Education in the Electronic Ether: On Being a Virtual Professor

by Vicky Phillips

On a recent business trip a man asked me what I did for a living. I replied that I wrote and taught college courses. "Oh?" said he. "Where do you teach?" A peculiarly honest answer came out of my mouth before I could think. "No where," said I.

It's true. Since 1990 I have taught and counseled for what a friend of mine calls keyboard colleges -- distance learning degree programs. Where I teach is inside the electrically charged ether that lies between my phone jack and the home computer of a group of far-flung, generally older than average, college students.

In 1990, I designed America's first online counseling center for distance learners. I've worked since then with over 7,000 learners online. I've flunked a few of them. I've never personally met any of them.

For want of a clearer explanation of my career situation I tell the man who inquired that I teach in cyberspace. "I'm a virtual professor, " I try explaining. "Distance learning .... online degree programs ... virtual universities."

The man's face remains as blank as the sky on a summer day. I cannot tell whether he is silent out of respect or keen confusion: I imagine both to be the case, so I settle in to explain what I have to explain frequently these days: the decline of the American college campus and the rise of the American educational mind, as I see it.

Distance learning, or educational programs where pupil and professor never meet face-to-face, are not anything new. Sir Isaac Pitman of Bath, England, hit upon the idea of having rural learners learn secretarial skills by translating the Bible into shorthand, then mailing these translations back to him for grading. This he began doing in 1840.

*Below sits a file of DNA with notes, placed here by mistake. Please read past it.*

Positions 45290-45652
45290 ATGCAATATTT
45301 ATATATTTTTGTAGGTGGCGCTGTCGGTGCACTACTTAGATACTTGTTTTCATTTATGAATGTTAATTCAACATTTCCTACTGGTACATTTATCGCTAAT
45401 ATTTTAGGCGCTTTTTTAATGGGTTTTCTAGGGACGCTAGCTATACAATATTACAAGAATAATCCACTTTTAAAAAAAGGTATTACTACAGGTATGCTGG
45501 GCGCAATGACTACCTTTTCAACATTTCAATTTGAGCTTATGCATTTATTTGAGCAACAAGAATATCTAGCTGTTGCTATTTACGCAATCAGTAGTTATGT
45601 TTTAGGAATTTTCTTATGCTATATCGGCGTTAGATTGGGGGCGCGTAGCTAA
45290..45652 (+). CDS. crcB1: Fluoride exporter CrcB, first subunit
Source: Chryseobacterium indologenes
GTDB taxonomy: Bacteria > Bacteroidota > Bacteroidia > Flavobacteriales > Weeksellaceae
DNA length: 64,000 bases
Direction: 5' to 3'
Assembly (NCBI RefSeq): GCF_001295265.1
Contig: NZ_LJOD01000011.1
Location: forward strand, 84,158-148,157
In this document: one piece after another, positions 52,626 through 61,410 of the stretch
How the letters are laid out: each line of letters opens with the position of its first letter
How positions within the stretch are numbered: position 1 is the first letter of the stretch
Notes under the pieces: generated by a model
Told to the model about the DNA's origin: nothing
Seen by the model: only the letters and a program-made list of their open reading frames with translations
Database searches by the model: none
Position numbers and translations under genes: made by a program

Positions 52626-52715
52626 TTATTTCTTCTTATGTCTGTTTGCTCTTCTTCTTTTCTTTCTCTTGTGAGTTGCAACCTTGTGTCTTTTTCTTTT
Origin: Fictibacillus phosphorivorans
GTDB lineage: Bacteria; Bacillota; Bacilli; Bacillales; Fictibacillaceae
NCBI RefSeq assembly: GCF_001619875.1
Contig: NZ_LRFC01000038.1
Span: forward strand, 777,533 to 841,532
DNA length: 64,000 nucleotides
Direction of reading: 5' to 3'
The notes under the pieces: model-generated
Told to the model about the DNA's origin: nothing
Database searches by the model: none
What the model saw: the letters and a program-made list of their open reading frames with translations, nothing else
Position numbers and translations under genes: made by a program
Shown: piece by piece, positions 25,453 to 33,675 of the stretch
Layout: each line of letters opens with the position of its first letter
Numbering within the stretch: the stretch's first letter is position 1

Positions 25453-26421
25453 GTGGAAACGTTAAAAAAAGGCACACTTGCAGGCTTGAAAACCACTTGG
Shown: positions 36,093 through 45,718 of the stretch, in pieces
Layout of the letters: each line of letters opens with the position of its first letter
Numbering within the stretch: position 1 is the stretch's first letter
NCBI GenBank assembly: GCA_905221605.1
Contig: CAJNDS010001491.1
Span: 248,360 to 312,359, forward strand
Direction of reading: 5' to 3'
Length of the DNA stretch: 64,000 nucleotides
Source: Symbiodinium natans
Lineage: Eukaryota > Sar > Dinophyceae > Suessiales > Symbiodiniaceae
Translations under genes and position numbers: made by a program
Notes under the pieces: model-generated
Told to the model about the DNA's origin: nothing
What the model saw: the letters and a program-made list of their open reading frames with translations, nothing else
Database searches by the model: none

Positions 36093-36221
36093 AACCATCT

I don't teach shorthand. I teach psychology and career development. I write many of my own lessons though, just as Sir Isaac had to do. My penny post is the World Wide Web. I post assignments to electronic bulletin boards and send graded papers across the international phone lines in tariff free e-mail packets. I convene classes and give lectures in online chat rooms when need be.

Is this a valid way to dispense a bona fide college education? Can people learn without sitting in neat rows in a lecture room listening to the professor or a Sage on the Stage? Yes, absolutely. In fact, while many people find it hard to imagine a college with no campus I nowadays find it hard to imagine teaching anywhere other than the freedom that is cyberspace. In cyberspace, I listen, read, comment, and reflect on what my students have to say -- each of them in turn. What they know they must communicate to me in words. They cannot sit passively in the back row twiddling their mental thumbs as the clock ticks away. They must think, and they must write. Thinking and writing: what else but these things are the hallmark of a classically educated mind?

I know my students not by their faces or their seat position in a vast lecture auditorium (as is the case on many campuses today), I know them by the words and ideas they express in their weekly assignments that everyone reads online. I am not a Sage on the Stage. I am a Guide on the Side. Often what my students "say" or write to one another or the way they incorporate their work and career ideas into their papers and debates with each other is more practically edifying than anything I could dish their way.